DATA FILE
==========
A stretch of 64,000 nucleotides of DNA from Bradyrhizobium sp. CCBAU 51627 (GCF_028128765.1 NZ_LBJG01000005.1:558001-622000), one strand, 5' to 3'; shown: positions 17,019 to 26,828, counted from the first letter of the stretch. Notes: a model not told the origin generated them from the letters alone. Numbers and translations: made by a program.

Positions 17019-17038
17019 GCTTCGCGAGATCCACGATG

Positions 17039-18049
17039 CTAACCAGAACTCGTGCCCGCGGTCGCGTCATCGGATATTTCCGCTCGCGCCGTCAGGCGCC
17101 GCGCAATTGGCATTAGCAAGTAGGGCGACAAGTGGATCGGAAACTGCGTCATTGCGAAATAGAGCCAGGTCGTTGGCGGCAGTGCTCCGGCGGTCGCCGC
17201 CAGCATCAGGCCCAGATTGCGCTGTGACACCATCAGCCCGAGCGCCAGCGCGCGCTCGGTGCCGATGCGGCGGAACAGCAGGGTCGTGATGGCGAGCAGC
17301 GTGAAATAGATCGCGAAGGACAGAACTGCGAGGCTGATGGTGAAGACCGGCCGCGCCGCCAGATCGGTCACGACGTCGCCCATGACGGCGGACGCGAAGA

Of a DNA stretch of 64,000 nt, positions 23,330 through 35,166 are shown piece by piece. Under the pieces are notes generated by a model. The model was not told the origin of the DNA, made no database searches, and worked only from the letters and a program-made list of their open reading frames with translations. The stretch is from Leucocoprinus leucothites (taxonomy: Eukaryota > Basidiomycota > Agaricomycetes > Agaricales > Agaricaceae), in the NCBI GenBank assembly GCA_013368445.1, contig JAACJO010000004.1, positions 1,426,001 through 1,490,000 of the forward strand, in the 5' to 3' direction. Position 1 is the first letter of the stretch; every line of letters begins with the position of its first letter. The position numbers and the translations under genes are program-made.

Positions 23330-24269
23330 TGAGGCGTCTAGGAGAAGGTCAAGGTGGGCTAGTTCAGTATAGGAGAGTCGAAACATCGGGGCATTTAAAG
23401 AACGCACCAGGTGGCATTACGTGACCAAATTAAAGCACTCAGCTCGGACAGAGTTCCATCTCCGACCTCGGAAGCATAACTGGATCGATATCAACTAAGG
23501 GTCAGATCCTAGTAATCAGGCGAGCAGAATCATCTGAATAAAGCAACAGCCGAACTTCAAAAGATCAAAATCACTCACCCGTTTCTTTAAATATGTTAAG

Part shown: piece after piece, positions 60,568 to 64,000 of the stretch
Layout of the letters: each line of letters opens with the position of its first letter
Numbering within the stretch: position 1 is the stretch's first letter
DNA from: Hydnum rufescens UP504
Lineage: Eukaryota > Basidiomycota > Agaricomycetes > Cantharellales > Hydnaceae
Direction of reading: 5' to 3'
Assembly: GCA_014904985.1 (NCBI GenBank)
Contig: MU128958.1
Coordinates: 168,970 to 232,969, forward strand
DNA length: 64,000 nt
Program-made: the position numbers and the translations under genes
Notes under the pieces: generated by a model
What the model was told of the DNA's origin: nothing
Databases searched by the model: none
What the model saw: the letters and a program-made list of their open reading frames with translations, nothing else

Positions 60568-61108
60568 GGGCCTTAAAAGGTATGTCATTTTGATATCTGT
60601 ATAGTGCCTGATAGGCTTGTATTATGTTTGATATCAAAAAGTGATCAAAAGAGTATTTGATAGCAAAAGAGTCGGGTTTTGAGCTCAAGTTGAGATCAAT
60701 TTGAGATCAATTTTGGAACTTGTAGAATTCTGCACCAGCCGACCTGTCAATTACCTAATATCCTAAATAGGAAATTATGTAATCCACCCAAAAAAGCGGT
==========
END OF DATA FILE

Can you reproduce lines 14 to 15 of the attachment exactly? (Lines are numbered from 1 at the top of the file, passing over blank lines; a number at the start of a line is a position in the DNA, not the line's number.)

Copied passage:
Part shown: piece after piece, positions 60,568 to 64,000 of the stretch
Layout of the letters: each line of letters opens with the position of its first letter